In lieu of an abstract, here is a brief excerpt of the content:

that a careful scrutiny of his plays would reveal many more instances in which he foreshadowed our modern psychological findings, because in Lope "hay de todo como en botica." Two Important Spanish Comedia Collections Arnold G. Reichenberger University of Pennsylvania In December 1954 the Library of the University of Pennsylvania was fortunate enough to purchase at an auction in Munich, Germany, two precious collections of Spanish comedias. The first acquisition consists of forty-two volumes or partes of the forty-eight volume series, generally known under the title of Comedias nuevas escogidas de los mejores ingenios de España, 1652-1704, or briefly the Escogidas collection. The other addition is represented by twenty-four volumes of comedias sueltas, i.e. texts of single plays, somewhat comparable to opera libretti, which were bound together arbitrarily by the owner. Not much information is available about the provenience of these splendid collections. Some volumes of the Escogidas bear the stamp "Ex biblioteca viennensi" and call numbers. They must, therefore, have been part of a library of at least some size. In view of the place of auction, Bavarian or Austrian ownership would have been the first guess anyhow, considering the dynastic relationship between the Hapsburg courts of Madrid and Vienna. The books are bound in vellum and are in excellent condition. Since each parte contains twelve plays we have added about 504 comedia editions through the Escogidas alone. The twenty-four volumes of sueltas supply us with twelve plays each, so that our holdings of Spanish Goldeu Age comedias were enriched by a total of 792 items. This recent purchase strengthens considerably our already strong collection of contemporary editions of Spanish Golden Age literature, with special emphasis on Lope de Vega. The foundation was laid in 1927 by the acquisition, through the Mrs. Sabin W. Colton, Jr. Fund, of the library of Hugo Albert Rennert, Professor of Romance Languages at the University of Pennsylvania from 1893 to 1927, founder of scientific studies of Spanish literature in the United States, biographer of Lope de Vega and historian of the Spanish stage, who combined scholarship with bibliophile interests. His library had no equal among the private holdings of old Spanish books. Its "heart" was his unique collection of XVIIth century editions of the works of Lope de Vega, and in particular the nearly complete set of Comedias de Lope de Vega. While we were thus strong in contemporary editions of Lope de Vega and Calderón, we were relatively deficient in the representation through contemporary editions of the Spanish Theater of the Golden Age as a whole. This gap has now been filled. It was the aim of the various booksellers who issued at intervals through the decades the forty-eight volumes of "Selected Plays" to make available for the reading public a great number of comedias considered successful in their day, including the well-known dramatists as well as those of second and even third rank. It is the practice of the Spanish booksellers which makes the Escogidas the most effective representation of that unique phenomenon which saw the Spanish comedia of the Golden Age. The only other comparable set of the Escogidas series in the United States is found in the Ticknor collection of the Boston Public Library. It lacks eight volumes, wherea= only six are missing from our copy. The Ticknor Library, according to the WhitneyCatalogue (1879), pp. 97-101, does not have volumes 1, 2, 19, 24, 37, 39, 41, and 44, whereas we lack volumes 2, 6, 8, 10, 42, and 48. The two copies complement each other almost perfectly; only volume 2 is missing in both of them. Complete sets_ are owned by the Biblioteca Nacional in Madrid, the Bodleian in Oxford, the former Hofbibliothek in Vienna. The most detailed bibliographical description of the Escogidas is that of the Biblioteca Nacional copy, published by Emilio Cotarelo y Mori.1 Since, as it is well known, imperfect or made up volumes replaced the genuine ones when not at hand, our set will have to be collated against the Cotarelo description . Such a study might well reveal interesting details about bookmaking and bookselling as far as this famous collection is concerned...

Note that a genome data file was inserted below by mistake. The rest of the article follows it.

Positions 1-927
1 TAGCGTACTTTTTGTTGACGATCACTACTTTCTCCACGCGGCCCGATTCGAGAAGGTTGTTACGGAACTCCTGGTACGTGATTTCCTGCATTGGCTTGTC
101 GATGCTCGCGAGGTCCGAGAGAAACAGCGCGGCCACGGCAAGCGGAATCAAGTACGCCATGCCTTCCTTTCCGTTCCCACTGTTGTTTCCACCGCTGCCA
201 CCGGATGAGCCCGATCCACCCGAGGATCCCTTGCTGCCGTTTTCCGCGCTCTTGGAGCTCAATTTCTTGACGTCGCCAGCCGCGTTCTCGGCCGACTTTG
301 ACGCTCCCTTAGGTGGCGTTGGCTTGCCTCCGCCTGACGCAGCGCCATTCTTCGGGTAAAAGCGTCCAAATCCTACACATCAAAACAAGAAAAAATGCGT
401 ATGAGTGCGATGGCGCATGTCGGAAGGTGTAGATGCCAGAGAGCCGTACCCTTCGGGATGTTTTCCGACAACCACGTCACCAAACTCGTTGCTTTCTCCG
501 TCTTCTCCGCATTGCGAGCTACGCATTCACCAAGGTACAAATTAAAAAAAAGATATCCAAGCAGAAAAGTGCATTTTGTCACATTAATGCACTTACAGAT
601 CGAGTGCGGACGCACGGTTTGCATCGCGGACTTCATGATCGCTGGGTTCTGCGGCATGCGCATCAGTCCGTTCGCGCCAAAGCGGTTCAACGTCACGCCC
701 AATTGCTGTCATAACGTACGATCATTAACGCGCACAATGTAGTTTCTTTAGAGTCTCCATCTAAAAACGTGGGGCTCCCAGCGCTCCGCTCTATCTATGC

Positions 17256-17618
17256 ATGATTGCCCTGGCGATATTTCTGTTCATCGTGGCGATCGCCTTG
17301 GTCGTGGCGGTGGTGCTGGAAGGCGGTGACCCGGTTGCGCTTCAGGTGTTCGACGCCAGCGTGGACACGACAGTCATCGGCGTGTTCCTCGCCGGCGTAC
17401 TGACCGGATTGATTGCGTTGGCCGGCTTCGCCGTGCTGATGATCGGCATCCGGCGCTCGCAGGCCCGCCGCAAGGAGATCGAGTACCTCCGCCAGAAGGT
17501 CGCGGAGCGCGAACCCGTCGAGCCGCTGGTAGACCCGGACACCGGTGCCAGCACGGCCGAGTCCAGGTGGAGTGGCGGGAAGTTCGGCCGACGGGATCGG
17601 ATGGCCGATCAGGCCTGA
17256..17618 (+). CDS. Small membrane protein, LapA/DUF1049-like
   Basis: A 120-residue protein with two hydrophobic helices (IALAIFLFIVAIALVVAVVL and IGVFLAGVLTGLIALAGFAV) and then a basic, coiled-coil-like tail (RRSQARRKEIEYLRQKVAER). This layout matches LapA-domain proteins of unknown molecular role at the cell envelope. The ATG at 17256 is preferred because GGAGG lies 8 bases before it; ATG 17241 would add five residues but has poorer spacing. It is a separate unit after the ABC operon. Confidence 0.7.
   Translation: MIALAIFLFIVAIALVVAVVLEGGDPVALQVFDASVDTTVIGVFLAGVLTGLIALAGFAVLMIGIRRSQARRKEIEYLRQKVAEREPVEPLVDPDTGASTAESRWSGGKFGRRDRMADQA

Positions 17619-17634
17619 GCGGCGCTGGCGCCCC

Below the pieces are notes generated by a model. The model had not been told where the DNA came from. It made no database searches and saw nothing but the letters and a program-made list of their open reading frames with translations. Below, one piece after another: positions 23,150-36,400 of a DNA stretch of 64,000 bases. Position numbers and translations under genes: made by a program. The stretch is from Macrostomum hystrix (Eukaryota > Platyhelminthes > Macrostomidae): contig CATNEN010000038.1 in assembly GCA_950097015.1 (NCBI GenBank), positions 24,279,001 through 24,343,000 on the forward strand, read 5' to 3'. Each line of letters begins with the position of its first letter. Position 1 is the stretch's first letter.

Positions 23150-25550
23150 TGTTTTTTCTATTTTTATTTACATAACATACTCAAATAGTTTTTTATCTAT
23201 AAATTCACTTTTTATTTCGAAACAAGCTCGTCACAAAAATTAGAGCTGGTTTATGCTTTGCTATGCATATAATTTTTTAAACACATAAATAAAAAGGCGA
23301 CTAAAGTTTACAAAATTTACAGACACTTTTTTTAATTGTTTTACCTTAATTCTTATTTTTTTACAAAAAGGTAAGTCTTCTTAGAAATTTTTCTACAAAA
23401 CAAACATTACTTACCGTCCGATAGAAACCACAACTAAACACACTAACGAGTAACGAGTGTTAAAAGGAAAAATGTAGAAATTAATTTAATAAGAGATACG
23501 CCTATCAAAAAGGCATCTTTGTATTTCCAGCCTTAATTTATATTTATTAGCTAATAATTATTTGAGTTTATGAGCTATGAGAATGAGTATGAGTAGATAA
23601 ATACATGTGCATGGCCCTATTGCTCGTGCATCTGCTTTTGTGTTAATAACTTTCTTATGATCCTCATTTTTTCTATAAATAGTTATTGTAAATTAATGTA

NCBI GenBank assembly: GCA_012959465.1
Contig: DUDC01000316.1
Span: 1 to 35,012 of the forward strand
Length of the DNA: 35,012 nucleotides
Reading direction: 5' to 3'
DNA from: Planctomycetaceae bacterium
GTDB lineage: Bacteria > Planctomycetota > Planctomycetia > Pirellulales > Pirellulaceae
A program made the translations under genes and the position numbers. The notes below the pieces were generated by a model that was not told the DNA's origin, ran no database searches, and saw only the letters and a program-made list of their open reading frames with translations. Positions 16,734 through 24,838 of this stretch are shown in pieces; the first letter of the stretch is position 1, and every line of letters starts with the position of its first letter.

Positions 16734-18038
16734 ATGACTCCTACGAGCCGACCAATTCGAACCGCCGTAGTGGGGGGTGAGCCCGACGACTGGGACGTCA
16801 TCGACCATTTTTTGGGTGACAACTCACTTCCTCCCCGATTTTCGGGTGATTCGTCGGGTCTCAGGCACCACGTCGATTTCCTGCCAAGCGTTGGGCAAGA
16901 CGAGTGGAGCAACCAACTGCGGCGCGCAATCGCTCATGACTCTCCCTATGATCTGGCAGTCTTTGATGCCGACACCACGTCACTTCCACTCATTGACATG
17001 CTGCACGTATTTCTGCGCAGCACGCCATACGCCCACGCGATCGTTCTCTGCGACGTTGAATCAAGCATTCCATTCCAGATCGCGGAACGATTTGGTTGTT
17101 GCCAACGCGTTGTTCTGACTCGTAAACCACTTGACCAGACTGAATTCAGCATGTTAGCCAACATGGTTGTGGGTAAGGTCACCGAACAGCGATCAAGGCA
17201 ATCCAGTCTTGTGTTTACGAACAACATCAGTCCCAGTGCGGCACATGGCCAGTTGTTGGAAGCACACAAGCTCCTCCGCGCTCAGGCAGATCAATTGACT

Additional Information

Print ISSN
pp. 6-7
Launched on MUSE
Open Access
Back To Top

This website uses cookies to ensure you get the best experience on our website. Without cookies your experience may not be seamless.